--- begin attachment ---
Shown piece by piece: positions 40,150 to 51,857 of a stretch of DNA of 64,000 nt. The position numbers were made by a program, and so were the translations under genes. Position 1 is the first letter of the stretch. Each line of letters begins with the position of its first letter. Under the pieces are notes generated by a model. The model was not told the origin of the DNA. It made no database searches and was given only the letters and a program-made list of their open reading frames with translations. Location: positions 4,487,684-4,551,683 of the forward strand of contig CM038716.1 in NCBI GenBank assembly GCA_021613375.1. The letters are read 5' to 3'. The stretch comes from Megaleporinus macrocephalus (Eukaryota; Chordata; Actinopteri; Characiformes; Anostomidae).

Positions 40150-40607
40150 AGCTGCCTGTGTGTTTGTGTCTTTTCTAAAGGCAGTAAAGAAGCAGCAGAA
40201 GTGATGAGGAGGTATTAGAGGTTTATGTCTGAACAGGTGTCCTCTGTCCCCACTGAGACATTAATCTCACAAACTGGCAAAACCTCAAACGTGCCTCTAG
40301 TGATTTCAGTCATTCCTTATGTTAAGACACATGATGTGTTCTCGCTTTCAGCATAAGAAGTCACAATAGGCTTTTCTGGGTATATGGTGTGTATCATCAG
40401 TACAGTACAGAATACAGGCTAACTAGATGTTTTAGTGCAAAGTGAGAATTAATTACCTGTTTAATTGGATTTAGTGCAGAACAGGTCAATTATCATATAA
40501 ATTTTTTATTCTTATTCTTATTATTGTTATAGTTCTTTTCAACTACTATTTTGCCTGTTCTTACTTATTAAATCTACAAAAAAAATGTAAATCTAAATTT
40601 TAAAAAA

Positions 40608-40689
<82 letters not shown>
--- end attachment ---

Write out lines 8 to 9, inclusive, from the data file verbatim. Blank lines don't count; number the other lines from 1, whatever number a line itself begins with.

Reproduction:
40601 TAAAAAA

Positions 40608-40689